How Many Wolves?
I will never forget an incident that took place a number of years ago while attending a wolf hearing in Cheyenne on the concept of bringing wolves to Yellowstone. During the comment period of the open house a sheep rancher from southwest Wyoming was in a discussion with a wolf advocate. As was to be expected, the rancher was emotionally charged. He ended up screaming at the wolf advocate, “How many wolves do you want in Wyoming, just tell me how many do you want?” The wolf advocate didn’t answer the question. To this day that question has never really been answered.
This past week, the State Legislature’s Joint Travel, Recreation, Wildlife and Cultural Resources Committee was wondering that same question. The panel needs to respond to the FWS decision to abandon its delisting decision. If they use Federal Judge Malloy’s ruling as the basis, the state will be looking at statewide trophy game classification and an assurance of genetic exchange.
Shooting a wolf at any time in some parts of Wyoming is never going to be popular with wolf enthusiasts. They will always argue over that point. The genetic exchange issue is one that I think is really going to hurt Wyoming. The reason being that for a true genetic exchange all three states are going to have to provide a way for the wolves to travel between those states. Wolves do most of their wandering in the winter, and mountains like the Tetons are natural areas they have to travel around. So if we have to provide routes for the wolves to travel, how much land will that encompass?
Are we back to some wanting to control more land? Is it really about the wolf, the mouse, the sage grouse and the pygmy rabbit? Look where we are with the wild and domestic horse issue – totally out of control at the moment.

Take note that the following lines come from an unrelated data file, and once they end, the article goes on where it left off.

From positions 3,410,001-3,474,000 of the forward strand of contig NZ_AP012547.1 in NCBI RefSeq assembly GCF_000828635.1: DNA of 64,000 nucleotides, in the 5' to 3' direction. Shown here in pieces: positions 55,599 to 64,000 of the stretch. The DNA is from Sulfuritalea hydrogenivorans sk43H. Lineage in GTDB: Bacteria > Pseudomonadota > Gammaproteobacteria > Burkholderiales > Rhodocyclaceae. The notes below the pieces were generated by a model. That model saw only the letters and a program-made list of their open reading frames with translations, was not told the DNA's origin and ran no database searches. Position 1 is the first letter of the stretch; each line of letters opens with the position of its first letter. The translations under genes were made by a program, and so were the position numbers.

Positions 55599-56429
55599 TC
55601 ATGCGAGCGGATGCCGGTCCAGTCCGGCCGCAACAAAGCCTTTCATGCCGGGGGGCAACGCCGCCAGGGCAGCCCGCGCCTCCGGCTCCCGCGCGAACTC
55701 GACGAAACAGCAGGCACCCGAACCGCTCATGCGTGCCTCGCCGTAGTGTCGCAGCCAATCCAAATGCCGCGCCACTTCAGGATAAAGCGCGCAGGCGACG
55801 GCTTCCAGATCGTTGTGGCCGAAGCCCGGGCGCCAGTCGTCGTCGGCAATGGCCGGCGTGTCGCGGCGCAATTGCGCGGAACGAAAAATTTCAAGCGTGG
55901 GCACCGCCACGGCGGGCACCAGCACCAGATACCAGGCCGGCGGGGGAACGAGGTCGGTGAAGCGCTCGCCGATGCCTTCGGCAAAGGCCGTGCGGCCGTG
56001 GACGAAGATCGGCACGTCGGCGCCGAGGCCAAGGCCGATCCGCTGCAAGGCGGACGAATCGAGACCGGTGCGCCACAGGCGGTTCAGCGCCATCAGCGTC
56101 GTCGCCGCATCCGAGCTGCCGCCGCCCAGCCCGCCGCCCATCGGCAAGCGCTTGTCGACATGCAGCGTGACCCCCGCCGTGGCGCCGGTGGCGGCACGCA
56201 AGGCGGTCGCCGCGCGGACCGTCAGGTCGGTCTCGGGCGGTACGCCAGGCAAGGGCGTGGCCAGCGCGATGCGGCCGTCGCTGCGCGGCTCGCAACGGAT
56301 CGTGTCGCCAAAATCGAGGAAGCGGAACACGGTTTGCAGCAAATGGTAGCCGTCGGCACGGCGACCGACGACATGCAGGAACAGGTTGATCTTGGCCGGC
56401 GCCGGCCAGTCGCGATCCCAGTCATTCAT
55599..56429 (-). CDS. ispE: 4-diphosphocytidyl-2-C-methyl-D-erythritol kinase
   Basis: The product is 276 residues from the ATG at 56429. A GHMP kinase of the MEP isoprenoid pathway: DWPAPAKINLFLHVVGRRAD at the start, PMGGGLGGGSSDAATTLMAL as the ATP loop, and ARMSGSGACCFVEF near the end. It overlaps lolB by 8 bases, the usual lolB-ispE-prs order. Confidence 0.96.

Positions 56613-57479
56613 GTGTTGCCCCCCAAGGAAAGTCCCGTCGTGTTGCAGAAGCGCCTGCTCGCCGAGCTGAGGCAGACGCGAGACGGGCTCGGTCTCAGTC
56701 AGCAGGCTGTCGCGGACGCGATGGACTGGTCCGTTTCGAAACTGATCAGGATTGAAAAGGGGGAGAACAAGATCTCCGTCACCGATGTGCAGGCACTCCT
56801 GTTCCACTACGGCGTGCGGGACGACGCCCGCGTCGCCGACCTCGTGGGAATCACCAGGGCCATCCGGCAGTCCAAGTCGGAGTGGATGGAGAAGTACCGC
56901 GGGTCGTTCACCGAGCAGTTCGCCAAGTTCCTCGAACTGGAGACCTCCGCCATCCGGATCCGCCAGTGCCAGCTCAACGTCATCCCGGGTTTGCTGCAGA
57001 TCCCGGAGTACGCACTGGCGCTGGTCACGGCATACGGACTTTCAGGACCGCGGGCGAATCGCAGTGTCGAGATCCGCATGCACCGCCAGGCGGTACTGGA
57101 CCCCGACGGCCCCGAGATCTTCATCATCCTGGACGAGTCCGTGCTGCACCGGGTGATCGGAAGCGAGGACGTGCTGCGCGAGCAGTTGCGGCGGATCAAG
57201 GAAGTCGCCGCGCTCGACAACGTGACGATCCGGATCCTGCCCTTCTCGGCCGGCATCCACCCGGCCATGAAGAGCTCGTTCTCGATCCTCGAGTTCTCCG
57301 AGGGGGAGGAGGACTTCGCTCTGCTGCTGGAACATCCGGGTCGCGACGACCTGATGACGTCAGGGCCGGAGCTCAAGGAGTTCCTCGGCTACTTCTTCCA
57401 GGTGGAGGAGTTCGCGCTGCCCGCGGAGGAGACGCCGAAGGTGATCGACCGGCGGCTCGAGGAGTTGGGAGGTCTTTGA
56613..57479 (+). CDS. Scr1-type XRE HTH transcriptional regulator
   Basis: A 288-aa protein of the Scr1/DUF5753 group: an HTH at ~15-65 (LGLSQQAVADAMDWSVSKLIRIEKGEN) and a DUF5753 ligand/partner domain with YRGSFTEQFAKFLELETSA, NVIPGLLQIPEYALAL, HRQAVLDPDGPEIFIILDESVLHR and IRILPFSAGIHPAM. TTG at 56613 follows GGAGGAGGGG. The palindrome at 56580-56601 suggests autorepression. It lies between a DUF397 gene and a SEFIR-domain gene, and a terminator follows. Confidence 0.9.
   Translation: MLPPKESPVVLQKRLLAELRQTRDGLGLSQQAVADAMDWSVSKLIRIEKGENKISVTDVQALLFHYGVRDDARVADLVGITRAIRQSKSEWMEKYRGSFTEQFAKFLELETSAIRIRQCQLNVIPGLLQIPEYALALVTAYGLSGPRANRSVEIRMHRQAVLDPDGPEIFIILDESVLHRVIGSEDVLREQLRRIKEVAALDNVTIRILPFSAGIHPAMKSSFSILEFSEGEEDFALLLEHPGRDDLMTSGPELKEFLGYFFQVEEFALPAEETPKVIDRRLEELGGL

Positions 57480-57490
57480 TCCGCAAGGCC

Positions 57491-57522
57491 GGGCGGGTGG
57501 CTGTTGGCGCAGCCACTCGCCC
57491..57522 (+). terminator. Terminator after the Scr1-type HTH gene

We have to ask ourselves which route best serves Wyoming at this juncture. Are we better off to just sit on our hands and see where FWS efforts shake out? In the meantime the federal government can foot the bill for wolf management. It’s also worth pointing out that the courts haven’t yet reviewed Idaho and Montana’s wolf plans. Who is to say a delisting proposal specific to those states will prevail?
Through this whole process the playing field has really been rocky. What the government and others agreed to one day was changed another day. Wyoming can’t seem to wrap its arms around the issue without something changing. Let’s say we agree to all of the judge’s concerns and find a way to manage wolves. Will the other side agree not to seek legal challenge or want a more one-sided decision? We have not seen it in the past, have we? I don’t remember talking about genetic exchange the last time this whole subject was before the legislature.
Let’s watch a while and see where things head. Everything we do always is appealed, challenged or abandoned by agencies we thought we were partnering with. I have always believed in taking the positive approach, but how do you make an informed decision with so little information on what the expectations truly are. Here we are again asking, “How many wolves do you really want?”